Joel Rubin

Addressing concerns over public safety in Silver Spring and across the country goes hand in hand with reforming our criminal justice system. There are a number of policy proposals that will move us forward in protecting and preserving our neighborhoods, and it’s critical to note that to do so, we need to look at educational and economic reforms to help solve these issues as well. Community policing and eliminating mandatory minimums alone won’t get the job done. Strong communities need good schools and good-paying jobs, especially for young people; infrastructure improvements and safe transportation options; effective public health and gun purchasing regulations; and law enforcement that reflects the communities they serve.

Resolving these issues will require us to be smart about how we invest our tax dollars, especially in a Republican-led Congress that is overly focused on making millionaire’s lives better, rather than yours or mine. I’m the only candidate in the race with the national security experience to find significant cost savings in our defense budget to pay for such programs, allowing us to invest more in infrastructure and transportation improvements, schools and extracurricular programs, affordable childcare programs, and affordable housing. And we should also be investing more in public safety programs that we know keep our communities safe and also provide the training and oversight to keep law enforcement honest. And finally, I know how to organize coalitions to win big fights. As an activist, I took on well-financed right-wing organizations that outspent us by tens of millions, and we won the battle over the Iran Deal. I’ll do the same thing when taking on the NRA in order to pass common sense gun legislation that we desperately need. We can and will win that fight.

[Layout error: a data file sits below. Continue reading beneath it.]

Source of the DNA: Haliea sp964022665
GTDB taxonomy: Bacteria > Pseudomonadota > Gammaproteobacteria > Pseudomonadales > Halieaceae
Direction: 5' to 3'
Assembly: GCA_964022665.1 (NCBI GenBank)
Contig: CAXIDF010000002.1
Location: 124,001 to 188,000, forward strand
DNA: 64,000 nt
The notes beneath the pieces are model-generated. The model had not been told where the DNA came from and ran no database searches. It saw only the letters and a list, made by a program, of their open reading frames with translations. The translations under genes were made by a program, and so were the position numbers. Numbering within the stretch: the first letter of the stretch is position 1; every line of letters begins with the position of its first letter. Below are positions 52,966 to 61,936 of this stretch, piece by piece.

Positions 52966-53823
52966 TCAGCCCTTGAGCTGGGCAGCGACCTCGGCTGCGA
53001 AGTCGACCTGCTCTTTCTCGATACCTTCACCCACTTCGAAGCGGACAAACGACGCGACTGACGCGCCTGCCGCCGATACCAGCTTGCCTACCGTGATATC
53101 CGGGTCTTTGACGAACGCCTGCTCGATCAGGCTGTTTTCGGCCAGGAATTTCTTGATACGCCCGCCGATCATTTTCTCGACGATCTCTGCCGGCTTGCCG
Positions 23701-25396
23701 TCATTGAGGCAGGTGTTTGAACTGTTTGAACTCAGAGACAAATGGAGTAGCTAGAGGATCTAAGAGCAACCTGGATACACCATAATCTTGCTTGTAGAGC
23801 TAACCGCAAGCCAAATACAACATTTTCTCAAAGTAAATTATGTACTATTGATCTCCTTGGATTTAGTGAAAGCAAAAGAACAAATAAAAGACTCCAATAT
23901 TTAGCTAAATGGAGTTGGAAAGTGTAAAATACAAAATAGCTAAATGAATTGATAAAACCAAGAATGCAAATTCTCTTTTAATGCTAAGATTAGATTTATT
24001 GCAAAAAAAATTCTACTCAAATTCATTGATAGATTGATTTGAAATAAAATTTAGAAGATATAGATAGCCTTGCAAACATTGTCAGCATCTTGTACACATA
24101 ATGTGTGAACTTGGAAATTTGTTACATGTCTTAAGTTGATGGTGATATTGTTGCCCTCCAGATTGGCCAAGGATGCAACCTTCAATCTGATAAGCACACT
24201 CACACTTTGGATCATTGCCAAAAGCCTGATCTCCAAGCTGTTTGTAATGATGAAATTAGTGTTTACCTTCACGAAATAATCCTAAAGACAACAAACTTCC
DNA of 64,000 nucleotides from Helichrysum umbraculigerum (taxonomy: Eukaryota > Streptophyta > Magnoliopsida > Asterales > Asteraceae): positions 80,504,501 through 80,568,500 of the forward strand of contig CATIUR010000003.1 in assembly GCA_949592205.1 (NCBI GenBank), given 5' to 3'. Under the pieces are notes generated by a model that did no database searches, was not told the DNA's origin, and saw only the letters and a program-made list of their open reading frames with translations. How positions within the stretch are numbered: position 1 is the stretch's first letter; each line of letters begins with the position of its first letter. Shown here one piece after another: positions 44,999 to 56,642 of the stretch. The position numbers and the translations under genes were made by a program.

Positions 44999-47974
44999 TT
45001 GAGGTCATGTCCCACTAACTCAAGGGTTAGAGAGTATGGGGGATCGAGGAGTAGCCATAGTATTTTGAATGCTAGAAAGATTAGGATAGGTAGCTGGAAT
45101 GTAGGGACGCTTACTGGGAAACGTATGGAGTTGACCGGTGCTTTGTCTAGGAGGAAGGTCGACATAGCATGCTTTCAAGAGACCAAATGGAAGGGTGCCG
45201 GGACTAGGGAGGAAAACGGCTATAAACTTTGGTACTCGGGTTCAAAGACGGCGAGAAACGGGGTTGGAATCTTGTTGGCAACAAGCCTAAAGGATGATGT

David Trone

We lose 191 precious lives everyday as a result of gun violence in the United States. Minorities disproportionately suffer as a result of gun violence. African Americans are twice as likely to die from gun violence than white Americans. Gun violence is also a serious public health issue. Over 60% of people who commit suicide use a gun. This rate is higher in states with higher gun ownership. This madness needs to end. We need to re-instate the federal assault weapons ban, close the gun show loophole, and require safe gun storage in homes. Sensible gun laws work in countries that use them. There’s no reason we shouldn’t implement them here. We need representatives who will stand up to the gun lobby. I’m running for Congress but I won’t be running from the NRA.

We also need to make comprehensive criminal justice reform a top priority in the next Congress. I support legislation to get non-violent drug offenders into treatment, rather than sending them to prison. We also need to change the incentives in our correctional system. We need legislation that rewards prison staff and parole officers for successfully keeping people under their supervision from re-offending. Finally, we need more legislation like President Obama’s executive order that bans the box for federal employment. We need to pass a law to ban the box nationwide. I’ve already banned the box in my business and convinced other companies to do the same. There’s no reason that every business in America can’t do the same.